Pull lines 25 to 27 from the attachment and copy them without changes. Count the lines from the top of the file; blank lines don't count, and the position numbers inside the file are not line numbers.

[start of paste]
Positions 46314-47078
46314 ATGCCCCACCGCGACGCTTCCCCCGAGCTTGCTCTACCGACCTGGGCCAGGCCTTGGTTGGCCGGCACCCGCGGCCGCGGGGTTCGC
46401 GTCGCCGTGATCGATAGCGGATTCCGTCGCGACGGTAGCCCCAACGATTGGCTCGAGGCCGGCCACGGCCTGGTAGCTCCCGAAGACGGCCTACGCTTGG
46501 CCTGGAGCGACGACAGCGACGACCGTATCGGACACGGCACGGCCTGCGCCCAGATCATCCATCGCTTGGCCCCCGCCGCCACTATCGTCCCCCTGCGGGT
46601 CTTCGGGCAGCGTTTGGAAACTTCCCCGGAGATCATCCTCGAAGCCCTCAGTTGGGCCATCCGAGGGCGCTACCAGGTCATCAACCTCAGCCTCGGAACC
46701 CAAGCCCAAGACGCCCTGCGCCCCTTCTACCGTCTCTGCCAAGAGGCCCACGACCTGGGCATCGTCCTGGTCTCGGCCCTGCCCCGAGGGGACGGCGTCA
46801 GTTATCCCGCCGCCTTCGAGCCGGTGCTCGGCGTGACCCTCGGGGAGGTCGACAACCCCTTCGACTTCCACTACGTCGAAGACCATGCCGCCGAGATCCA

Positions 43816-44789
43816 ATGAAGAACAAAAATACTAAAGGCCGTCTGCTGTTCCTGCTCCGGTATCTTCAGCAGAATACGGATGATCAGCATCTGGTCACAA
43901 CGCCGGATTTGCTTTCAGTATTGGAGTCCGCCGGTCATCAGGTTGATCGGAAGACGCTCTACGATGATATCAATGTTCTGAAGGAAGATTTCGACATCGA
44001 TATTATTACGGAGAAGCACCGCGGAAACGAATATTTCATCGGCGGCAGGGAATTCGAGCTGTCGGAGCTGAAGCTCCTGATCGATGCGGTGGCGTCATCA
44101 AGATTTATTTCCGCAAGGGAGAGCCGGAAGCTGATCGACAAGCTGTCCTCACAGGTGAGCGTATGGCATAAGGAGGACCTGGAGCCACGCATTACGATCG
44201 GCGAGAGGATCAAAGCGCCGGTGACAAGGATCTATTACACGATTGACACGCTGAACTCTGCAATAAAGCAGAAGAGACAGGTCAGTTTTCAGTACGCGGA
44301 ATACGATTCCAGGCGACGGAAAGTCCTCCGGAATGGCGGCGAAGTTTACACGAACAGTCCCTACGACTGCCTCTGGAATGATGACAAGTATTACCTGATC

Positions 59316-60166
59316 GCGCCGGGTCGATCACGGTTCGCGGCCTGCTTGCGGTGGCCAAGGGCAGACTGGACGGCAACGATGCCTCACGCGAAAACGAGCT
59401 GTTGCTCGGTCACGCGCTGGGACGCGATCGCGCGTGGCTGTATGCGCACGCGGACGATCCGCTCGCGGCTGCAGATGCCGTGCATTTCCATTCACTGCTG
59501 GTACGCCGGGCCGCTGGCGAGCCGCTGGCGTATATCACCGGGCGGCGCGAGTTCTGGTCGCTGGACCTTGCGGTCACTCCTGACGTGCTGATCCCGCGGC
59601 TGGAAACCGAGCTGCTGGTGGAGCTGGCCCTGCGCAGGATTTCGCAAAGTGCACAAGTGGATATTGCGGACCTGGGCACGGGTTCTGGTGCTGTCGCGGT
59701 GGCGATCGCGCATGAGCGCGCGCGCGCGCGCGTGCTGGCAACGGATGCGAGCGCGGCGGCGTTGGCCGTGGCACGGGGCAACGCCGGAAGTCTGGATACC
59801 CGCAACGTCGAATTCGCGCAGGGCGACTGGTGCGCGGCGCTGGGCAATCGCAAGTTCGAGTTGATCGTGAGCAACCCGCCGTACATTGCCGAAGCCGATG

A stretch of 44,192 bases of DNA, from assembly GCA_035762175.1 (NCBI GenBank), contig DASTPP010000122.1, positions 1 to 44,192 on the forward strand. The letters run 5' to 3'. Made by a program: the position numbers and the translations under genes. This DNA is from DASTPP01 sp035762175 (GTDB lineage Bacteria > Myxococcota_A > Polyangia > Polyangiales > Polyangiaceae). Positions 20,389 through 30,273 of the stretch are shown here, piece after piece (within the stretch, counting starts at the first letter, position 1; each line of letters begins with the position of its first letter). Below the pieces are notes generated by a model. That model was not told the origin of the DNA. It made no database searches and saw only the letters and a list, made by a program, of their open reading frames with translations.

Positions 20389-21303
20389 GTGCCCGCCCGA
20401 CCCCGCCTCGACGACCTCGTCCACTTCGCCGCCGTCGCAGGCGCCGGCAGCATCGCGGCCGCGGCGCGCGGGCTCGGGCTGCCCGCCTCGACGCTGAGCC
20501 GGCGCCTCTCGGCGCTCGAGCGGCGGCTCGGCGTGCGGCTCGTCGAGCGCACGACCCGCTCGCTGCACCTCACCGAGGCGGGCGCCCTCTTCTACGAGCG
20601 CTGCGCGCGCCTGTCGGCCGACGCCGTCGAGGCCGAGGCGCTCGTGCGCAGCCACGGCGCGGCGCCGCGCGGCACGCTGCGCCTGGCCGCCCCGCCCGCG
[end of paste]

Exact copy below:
20401 CCCCGCCTCGACGACCTCGTCCACTTCGCCGCCGTCGCAGGCGCCGGCAGCATCGCGGCCGCGGCGCGCGGGCTCGGGCTGCCCGCCTCGACGCTGAGCC
20501 GGCGCCTCTCGGCGCTCGAGCGGCGGCTCGGCGTGCGGCTCGTCGAGCGCACGACCCGCTCGCTGCACCTCACCGAGGCGGGCGCCCTCTTCTACGAGCG
20601 CTGCGCGCGCCTGTCGGCCGACGCCGTCGAGGCCGAGGCGCTCGTGCGCAGCCACGGCGCGGCGCCGCGCGGCACGCTGCGCCTGGCCGCCCCGCCCGCG